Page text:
In my last post, I talked about how to capture unarticulated needs though a design research tool called a card sort. Today’s topic, storyboarding, moves us from the world of words to the world of images. Similar to a card sort, it’s a tool to help you get at intangible, unquantifiable data and overcome any design research pitfalls that may occur during the strategic planning process.

This article covers the importance of storyboard development and how it leads corporate innovation throughout your design process.

USING STORYBOARDS

Storyboards communicate a concept by visualizing user interactions. They use the art of the narrative to focus on a person’s experience of using your service. Storyboard development is one way to prototype your service concept.

In the book Designing for Growth: A Design Thinking Toolkit for Managers, Tim Ogilvie and Jeanne Liedtka advise the following:

 “Use this approach [storyboarding] to move beyond the functional view and into the human story of the experience, to shift the focus to the user and the problem that the new experience solves.”

WHY IT’S AWESOME: 

Perhaps the best part about storyboards is that they are cheap. Instead of developing costly technology and hiring people to prototype your concept, a pen and paper is really all that’s required to create a storyboard. Furthermore,when you’re introducing something unfamiliar, pictures are easy to grasp.Believe me, you’ll learn a ton by simply putting images in front of your user.

WHY EVERYONE CAN DO IT:

For those of us who are less artistically inclined, the idea of putting pen to paper and drawing can be nerve racking. Let me break it down for you. Below are some simple shapes that you can practice drawing. These are the basic elements needed if you want to create a storyboard:

FAQS FOR STORYBOARD DEVELOPMENT: 

How do I know what to show?

Start by writing out the story you want to tell. If you’re presenting the storyboard to users, you’ll want to focus in on the service elements you want feedback on. Figure out what you want to learn and make sure it shows up in your narrative. Use super low-fidelity sketches with words underneath to begin. It doesn’t have to be much better than this:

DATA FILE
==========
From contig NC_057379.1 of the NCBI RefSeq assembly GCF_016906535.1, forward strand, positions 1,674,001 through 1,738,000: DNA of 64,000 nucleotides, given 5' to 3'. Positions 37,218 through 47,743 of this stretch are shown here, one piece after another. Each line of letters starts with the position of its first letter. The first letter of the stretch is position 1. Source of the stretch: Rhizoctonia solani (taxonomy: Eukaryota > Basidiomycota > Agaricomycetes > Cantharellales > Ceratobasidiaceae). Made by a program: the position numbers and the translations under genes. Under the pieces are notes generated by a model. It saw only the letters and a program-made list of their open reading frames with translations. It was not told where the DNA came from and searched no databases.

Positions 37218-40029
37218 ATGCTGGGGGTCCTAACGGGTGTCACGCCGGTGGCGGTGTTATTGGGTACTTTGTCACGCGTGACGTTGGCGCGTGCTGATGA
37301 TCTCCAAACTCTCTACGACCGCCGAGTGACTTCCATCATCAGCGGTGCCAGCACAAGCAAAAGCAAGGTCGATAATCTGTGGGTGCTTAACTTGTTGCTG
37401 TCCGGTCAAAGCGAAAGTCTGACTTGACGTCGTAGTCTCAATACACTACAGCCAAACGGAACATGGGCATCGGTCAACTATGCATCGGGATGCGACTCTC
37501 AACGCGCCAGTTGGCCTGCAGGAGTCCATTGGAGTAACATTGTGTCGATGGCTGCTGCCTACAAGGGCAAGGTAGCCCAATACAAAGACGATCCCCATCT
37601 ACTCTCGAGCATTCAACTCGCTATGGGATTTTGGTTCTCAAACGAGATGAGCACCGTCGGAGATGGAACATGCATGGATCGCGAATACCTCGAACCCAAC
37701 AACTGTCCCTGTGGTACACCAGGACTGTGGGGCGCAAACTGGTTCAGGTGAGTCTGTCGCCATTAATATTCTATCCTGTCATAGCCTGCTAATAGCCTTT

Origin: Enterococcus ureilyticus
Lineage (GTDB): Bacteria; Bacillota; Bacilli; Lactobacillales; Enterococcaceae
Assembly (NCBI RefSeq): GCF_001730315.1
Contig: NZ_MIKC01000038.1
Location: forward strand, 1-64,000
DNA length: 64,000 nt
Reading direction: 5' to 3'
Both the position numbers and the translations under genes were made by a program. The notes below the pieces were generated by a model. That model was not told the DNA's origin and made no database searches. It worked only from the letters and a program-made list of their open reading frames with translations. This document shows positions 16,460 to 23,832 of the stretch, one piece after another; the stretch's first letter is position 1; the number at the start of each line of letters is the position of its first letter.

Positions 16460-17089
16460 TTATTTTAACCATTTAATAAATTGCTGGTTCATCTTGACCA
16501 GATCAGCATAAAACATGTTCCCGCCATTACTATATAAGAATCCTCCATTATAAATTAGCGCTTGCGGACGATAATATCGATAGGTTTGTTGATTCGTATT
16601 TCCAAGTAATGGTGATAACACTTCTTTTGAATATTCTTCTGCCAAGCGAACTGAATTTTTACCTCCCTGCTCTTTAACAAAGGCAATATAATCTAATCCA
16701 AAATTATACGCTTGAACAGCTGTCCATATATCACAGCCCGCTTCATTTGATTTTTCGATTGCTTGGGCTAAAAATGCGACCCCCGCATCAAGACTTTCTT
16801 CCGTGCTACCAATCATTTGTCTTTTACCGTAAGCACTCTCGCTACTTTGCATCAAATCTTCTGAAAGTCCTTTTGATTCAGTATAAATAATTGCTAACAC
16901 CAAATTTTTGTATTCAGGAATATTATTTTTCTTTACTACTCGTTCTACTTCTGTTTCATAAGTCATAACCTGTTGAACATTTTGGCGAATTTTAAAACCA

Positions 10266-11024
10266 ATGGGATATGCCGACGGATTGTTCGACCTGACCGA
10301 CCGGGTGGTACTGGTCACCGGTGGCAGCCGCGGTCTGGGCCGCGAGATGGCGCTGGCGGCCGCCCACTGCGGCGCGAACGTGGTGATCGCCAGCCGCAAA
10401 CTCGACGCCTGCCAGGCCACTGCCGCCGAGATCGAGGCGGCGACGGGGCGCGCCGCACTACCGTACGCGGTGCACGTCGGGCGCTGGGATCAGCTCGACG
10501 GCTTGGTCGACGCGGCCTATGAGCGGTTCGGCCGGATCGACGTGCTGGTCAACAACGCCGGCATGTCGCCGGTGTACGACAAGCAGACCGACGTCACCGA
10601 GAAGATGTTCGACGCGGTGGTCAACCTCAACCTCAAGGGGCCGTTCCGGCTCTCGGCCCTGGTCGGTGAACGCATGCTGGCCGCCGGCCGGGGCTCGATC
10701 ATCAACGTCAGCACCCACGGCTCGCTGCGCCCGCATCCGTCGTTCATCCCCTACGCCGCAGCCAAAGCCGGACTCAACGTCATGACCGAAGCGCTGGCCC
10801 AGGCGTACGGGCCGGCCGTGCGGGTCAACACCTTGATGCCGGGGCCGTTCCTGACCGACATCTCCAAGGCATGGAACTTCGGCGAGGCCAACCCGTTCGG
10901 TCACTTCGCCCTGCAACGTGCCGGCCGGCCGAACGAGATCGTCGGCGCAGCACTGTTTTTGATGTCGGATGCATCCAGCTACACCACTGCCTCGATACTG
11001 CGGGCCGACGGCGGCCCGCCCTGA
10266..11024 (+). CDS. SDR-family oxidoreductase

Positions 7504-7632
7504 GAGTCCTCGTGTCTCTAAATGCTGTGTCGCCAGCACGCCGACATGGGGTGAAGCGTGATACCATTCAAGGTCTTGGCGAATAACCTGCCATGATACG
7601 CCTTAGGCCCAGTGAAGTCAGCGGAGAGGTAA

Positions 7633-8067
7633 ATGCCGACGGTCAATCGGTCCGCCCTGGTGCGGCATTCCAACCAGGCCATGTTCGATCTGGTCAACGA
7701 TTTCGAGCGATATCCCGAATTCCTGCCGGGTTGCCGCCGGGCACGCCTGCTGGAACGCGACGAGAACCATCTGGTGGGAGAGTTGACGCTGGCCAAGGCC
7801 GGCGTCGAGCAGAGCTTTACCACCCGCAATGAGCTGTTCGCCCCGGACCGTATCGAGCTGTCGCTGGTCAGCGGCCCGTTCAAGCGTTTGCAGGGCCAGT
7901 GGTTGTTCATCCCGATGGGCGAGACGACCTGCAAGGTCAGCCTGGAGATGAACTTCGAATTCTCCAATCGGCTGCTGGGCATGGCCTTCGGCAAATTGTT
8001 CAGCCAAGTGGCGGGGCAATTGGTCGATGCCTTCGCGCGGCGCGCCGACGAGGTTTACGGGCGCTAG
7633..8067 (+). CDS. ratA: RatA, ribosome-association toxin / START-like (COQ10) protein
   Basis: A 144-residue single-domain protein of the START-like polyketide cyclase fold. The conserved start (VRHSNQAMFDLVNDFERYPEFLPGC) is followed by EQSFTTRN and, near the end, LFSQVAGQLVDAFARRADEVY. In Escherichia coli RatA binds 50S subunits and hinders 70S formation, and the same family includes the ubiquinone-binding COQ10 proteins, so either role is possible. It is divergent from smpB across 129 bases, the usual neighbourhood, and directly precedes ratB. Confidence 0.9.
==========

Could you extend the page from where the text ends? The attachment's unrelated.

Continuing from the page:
When you’re sketching out your story, it’s great to start with a low-fidelity whiteboard drawing like this. “B1” indicates it is the first board or panel in the story. The text for this panel reads “Miguel, a Project Director, is drifting apart from the rest of the his team.”

How do I create empathy?

Luckily, stories are a great medium to do this. I like to create distinct main characters and use visual cues to define them. For example, in the service concept below, the main character, Miguel has spiky hair, a tie, and round glasses. The way your draw your images can also convey tone. Is this playful? Serious? Formal?

These are sketches from a storyboard about a service for project directors at a community college. I developed a main character, Miguel, and made him distinctive. Even though he doesn’t appear exactly the same in every drawing,he is recognizable. Can you see how the drawing on the right is an iteration of the whiteboard sketch above?

How do I emphasize the elements of my service?

If there is a digital component to your service you’ll want to show these interactions. You can emphasize its importance in the frame by using color or a different line weight. Stressing the non-tangible or digital elements of your service makes it easier for the user to understand what’s happening in the panel. 

Herea few panels from a storyboard about a sensor-based service for elders. The interaction of a working motion sensor is conveyed with blue lines.

How can I save time when creating images?

One way to do this is to, first, draw your main characters and repeating service elements by hand and then scan them into your computer. From there youcan then edit them digitally in a program like Adobe Photoshop and copy and reuse bits of images to make new panels. For example, in the picture below,instead of redrawing the whole character, I just deleted and redrew the line that makes their mouth. Don’t have Adobe Photoshop? You can also use Power Point to do this, or draw and trace by hand.  

Here,I wanted to change the mood of the character. Instead of redrawing Marcy, I copied the drawing in Photoshop and re-drew three things: two dots for eyeballs, and one line to change her frown into a grin.

How do I solicit feedback?

Show, don’t tell! Make your imagery and narrative vague enough to cause the user to question but specific enough to provide cues. Include some blank speech bubbles, lines, or unlabeled flow charts. Usually the user will speak up if thestory is unclear. Ask them to describe what is going in each panel or to give their personal take on the narrative. 

Ask your user, “What might Marcy be thinking at this point in the story?”

Remember that these are just a starting point! There are many different ways to create and sequence images in a storyboard. At the core, it’s not about your drawing skills, but about communicating a concept. What difficulties have you had when creating a storyboard? Where else have you been surprised about the impact of a”show, don’t tell” approach? Drop us a line at info@peerinsight.com

We use storyboards to help organizations with Opportunity Analysis and Experience Design. Learn more here!


About Us

Peer Insight helps organizations ignite growth by uniting design, business, and entrepreneurship.

info@peerinsight.com

Find Us

Washington, D.C.
717 D Street NW
2nd Floor
Washington, DC 20004
(202) 506-3804

San Francisco
595 Pacific Ave
4th floor
San Francisco, CA 94133
(336) 430-5403

Get in Touch

For project inquiries, contact Clay Maxwell or Tim Ogilvie

For media inquiries, contact Natalie Foley

Subscribe